Shocking Truth Revealed – Emissions Analytics Says Choosing B-Rated Radials Over F-Rated Ones Below Motorway Speed Limit is Futile
Emissions Analytics has discovered that the ratings on EU tyre labels fall short of providing comprehensive information to motorists. It says that performance of F-rated tyres is equivalent to the B-rated ones at mid-range velocities, in terms of fuel efficiency.
The Effectiveness of Tyre Labels Questioned
Emissions Analytics (EA) is the UK’s leading research and development firm that specialises in providing real-world data on fuel consumption and greenhouse emissions. EA uses tailpipe measurements to arrive at pertinent statistics.
According to the company, EU tyre labels fail to narrate the entire tale about a tyre’s performance. They have found via extensive data analysis that the performance of radials with an F-rating in the fuel efficiency criterion, is similar to those with a B-rating, while travelling at mid-range speeds.
The Tests That Led to Results
The research team at Emissions Analytics carried out on-road tests in which two pairs of 175/70 R14 radials were used. Tyres in one of the two sets were rated with a B for fuel economy, while the remaining ones were rated with an F. The test was carried out under consistent ambient temperatures on a tarmac test route.
The vehicle was run at steady-state speeds ranging from 40mph to 70mph. The test results surprisingly revealed that, on an average, B-rated radials managed merely 3.8% and 3.4% improvement in terms of mpg and CO2 emissions respectively, while driving between 40 and 70mph.
Hence, in mid-range speeds, there isn’t a drastic difference between the two tyres in terms of fuel-related performance, says EA. But at 70mph, the speed limit for UK motorways, the disparity in fuel efficiency between B-rated and F-rated rubber reached 12.9%.
EA’s Final Statement – the Need for More Sophisticated Labelling
On the basis of these findings, EA explains that a consumer purchasing tyres with a B rating for fuel efficiency will not experience significant benefits during regular urban travel. On the other hand, motorists travelling extensively on motorways should feel a notable improvement.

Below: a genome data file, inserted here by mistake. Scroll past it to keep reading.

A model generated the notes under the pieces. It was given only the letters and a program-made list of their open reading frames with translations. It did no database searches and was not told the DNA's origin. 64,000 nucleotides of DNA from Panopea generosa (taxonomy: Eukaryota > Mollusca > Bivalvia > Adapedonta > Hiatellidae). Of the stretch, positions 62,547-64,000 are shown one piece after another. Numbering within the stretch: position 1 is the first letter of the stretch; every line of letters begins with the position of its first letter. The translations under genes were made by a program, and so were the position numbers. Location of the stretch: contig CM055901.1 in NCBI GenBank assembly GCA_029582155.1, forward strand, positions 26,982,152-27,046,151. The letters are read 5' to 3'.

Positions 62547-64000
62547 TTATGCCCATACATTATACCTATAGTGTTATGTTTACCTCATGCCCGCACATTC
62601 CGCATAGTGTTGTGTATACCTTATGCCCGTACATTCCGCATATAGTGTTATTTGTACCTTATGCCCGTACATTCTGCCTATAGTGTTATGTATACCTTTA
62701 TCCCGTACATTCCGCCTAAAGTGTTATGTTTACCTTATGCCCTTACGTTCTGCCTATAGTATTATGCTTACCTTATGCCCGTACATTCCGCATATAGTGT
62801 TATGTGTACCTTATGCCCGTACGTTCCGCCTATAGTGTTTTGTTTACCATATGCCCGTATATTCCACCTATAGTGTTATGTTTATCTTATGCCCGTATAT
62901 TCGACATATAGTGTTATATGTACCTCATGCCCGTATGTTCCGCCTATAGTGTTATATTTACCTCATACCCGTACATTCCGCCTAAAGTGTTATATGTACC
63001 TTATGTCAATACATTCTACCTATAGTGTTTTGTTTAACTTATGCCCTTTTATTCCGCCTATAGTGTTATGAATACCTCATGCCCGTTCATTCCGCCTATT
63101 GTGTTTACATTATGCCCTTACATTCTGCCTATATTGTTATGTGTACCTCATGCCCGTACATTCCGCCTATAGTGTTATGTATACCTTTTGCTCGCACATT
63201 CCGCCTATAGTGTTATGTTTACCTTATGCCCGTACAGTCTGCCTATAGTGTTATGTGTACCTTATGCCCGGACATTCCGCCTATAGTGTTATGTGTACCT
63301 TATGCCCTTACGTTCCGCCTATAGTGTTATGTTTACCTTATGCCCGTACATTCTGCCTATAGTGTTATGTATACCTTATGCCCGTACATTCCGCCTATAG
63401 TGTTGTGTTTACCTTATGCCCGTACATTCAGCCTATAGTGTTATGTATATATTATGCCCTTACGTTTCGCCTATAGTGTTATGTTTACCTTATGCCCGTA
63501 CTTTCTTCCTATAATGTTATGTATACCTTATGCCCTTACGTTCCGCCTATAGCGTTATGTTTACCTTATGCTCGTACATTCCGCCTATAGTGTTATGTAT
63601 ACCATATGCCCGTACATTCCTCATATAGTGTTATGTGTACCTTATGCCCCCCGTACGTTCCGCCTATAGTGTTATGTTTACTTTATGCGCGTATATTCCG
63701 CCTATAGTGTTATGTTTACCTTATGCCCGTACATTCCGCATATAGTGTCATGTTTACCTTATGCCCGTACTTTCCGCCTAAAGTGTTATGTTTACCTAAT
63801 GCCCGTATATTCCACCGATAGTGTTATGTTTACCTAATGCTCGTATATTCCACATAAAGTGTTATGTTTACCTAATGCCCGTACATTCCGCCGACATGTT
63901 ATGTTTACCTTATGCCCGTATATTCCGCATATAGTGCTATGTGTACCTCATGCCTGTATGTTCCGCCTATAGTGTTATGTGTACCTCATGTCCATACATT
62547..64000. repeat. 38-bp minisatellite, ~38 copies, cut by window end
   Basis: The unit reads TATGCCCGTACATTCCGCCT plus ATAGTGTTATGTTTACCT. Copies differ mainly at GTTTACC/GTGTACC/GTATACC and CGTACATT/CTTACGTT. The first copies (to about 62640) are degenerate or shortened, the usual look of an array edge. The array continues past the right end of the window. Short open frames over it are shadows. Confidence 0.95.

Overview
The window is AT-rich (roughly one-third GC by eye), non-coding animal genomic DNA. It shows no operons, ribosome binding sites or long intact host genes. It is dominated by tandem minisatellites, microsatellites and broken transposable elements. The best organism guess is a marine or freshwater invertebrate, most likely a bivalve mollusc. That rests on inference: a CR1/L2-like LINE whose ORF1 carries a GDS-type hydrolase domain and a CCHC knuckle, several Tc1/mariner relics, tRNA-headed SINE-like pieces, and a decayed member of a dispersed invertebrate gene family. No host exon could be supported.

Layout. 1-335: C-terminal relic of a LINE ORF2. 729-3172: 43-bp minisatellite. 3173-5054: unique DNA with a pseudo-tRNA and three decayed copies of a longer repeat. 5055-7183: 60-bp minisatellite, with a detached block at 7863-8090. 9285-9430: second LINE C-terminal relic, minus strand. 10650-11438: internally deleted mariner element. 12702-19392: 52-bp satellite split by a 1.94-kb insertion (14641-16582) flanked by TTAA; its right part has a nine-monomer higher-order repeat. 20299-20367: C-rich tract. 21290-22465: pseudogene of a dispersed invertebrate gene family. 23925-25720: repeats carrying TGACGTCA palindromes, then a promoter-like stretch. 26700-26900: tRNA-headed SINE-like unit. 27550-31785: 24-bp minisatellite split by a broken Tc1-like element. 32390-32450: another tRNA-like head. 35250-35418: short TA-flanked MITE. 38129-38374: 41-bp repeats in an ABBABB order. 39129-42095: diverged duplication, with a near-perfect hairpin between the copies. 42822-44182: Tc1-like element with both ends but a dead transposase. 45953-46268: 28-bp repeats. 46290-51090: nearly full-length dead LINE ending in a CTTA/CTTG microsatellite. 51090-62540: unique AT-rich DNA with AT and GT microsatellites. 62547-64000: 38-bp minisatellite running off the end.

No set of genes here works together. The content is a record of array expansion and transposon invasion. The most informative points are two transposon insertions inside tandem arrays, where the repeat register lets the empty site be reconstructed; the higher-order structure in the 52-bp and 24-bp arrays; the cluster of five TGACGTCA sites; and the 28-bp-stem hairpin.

Emissions Analytics explains that the relationship between fuel efficiency and rolling resistance of tyres is far from linear. The company rep further added that it is high time tyre manufacturers adopted more sophisticated calculative models in order to make the general approach of buying and selling radials better.
The research specialist at EA strongly opined that the existing tyre labelling system mandated by EU in November 2012 is not working as expected. EA supports this opinion with the aid of following research data compiled by Lanxess and NTDA. These two eminent tyre industry organisations found 93% of retailers saying that tyre buyers hardly ever requested tyre labelling information. Moreover, only 30% knew that choice of radials impacted their vehicle’s fuel efficiency.
Emissions Analytics concluded that radial manufacturers must develop and execute better models to effectively translate rolling resistance stats into fuel efficiency effects. Consumers would potentially welcome independently verified enhanced testing methods, and improved EU labelling that incorporates monetary calculation of a typical benefit. This is exactly what may provide a tangible benefit that the consumer is subconsciously seeking.